This week is the nineteenth anniversary of the great naval action which involved the sinking of the mighty H.M.S. Hood and the subsequent hunt and destruction of the "unsinkable" Bismarck.
To mark the occasion, here are the two prize winning letters in the Evening Chronicle competition which was run in connection with "Sink the Bismarck," the filmed story of the great battle now showing at the Odeon Theatre, Newcastle.
The winning letter came from MR. J. RUSSELL, of 43, Runhead Estate, Ryton, Co. Durham.
I was serving as a telegraphist air gunner with 820 Squadron aboard the Ark Royal. I joined her a few months before with A.S.V. [Air-to-Surface Vessel radar] equipped Swordfish and when, with the rest of Force H, we headed out into the Atlantic instead of up the "Med" I thought it would be a change from escorting Malta convoys. However, we soon knew our objective, and I began to have doubts about the change being nice. On the morning of May 26 the news of Hood being sunk was broadcast and as a Regular it shook me rather more than the Hostilities Only lads.
"I COULD SEE HER"
On the morning of May 26 our Recco aircraft reported sighting Bismarck and immediately everyone made to get a striking force ready. About 3 p.m. we set off and I was in the leading sub-flight [Swordfish 4B], the attack being led by Lt. Cdr. Stewart-Moore [in Swordfish 4A]. The weather was bad and the cloud thick and low but there was a clear "blip" on the A.S.V. screen as we headed for the Bismarck's reported position. Nearly there, and suddenly a break in the clouds - and I could see her wake. Then came the signal to attack and off we peeled. Suddenly in my mind, there was something wrong - there wasn't anything coming up at us, and as we broke cloud base and started to level out, I recognised the Sheffield. She was flashing with everything she had, searchlights and all. None of our sub-flight dropped their torpedoes, but we had to sit and watch the others dropping and I think it was my worst experience of the war. Thank the Lord she wasn't hit - then it was back to the Ark Royal. We had to ditch our torpedo before landing and it was a bit tricky with the weather.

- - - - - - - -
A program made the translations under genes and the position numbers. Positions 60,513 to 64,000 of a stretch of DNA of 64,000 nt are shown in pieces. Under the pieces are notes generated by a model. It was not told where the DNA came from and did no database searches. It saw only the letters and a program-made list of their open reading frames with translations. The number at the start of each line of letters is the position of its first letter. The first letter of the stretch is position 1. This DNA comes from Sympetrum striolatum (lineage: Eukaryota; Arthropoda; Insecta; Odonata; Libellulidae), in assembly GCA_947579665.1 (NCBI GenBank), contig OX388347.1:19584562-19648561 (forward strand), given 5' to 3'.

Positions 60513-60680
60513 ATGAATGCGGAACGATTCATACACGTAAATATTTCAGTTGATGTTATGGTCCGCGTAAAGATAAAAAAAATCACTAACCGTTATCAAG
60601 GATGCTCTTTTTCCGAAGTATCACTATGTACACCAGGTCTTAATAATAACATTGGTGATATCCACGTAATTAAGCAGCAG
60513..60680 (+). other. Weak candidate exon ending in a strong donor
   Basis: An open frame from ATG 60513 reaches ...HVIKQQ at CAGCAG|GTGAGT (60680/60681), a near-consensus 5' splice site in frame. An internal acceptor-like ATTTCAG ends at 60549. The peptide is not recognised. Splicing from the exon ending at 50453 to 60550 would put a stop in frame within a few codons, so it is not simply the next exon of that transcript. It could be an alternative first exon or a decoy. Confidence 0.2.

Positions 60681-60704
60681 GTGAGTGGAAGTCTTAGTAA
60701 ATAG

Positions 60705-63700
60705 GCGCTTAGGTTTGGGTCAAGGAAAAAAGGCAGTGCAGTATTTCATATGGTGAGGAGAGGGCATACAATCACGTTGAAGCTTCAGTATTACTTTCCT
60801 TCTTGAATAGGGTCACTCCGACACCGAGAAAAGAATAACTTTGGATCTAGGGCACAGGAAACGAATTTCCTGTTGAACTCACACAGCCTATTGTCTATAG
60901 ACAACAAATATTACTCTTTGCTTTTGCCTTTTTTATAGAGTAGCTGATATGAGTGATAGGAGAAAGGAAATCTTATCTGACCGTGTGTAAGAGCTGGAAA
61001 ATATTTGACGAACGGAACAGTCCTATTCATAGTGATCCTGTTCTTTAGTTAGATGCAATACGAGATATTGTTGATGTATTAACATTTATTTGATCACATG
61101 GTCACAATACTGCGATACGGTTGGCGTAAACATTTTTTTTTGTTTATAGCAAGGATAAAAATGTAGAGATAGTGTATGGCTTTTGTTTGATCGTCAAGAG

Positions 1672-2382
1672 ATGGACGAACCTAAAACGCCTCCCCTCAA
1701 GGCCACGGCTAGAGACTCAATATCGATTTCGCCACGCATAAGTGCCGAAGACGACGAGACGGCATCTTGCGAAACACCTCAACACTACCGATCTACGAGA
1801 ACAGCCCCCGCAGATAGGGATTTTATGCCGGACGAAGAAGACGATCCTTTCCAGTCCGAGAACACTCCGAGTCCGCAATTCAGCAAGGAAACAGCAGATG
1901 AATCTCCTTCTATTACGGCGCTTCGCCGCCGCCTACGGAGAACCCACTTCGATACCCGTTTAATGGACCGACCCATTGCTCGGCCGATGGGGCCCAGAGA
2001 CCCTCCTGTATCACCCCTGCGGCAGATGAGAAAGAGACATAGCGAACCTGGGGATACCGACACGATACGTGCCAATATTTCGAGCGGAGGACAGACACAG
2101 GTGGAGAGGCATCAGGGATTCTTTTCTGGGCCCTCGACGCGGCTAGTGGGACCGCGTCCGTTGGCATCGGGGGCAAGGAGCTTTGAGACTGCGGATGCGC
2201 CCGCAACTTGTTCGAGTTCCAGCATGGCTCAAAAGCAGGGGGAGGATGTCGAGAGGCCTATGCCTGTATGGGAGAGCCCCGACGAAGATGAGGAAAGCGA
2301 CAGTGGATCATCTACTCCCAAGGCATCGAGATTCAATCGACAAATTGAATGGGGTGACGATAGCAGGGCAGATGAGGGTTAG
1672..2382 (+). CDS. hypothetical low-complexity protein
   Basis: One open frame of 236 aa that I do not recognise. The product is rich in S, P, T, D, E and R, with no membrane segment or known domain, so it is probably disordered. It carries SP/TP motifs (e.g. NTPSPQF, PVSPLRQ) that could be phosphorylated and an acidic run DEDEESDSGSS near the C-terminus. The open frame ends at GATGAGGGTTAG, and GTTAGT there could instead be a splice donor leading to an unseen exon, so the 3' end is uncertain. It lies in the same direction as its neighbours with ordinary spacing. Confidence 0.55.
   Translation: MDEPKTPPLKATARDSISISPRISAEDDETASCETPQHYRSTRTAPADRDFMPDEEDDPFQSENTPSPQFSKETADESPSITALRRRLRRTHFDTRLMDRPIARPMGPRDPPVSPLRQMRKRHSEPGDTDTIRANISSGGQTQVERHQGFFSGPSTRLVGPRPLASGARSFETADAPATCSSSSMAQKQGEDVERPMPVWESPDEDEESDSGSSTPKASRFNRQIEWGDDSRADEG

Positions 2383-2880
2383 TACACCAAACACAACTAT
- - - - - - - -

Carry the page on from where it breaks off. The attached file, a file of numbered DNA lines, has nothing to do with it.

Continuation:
DOWN IN THE DUMPS
Everyone was down in the dumps about our effort although we cheered up a bit when there was a broadcast from Admiral Somerville explaining that the striking force had not been informed that the Sheffield had been detached to try and shadow Bismarck by radar. The weather seemed to be worsening but about 1900 hours we ranged up again and eventually got off about 2000. Cloud was worse and several a/c lost touch with the main force. After about an hour's flying the enemy was sighted and at that time I thought I could see both Bismarck and Sheffield. The order to attack was given, though Bismarck had opened fire before that. In we went attacking to her port quarter, and looking at the amount of tracer coming up, I remember wondering if we should get through it or not. Then we had dropped and turned away but I could not see the result of our own drop. I thought I saw one hit though.
'THUMBS UP' SIGN
Racing away at wave-top height with another Swordfish to port. I had just given him the thumbs up sign when - whoosh! something whacked beneath us. I thought she was using shrapnel with her big guns. Back again to the Ark where we landed on at 11:05 and all I had lost was part of my A.S.V. receiving aerial. The ships were still some hours away to the north, and Admiral Somerville in the Renown on the one hand, and the Air Arm in the Ark Royal on the other, were both convinced that they could finish the job as soon as possible. But it is not to be. Back to Gibraltar with Force H where we had a wonderful welcome.
P.S. The Victorious came into Gibraltar too and I transferred from my squadron and brought home the Bismarck survivors.
This letter came from Mr. A. L. Robson (ex-Petty Officer R.N.), 25, Athol Gardens, West Monkseaton. He writes: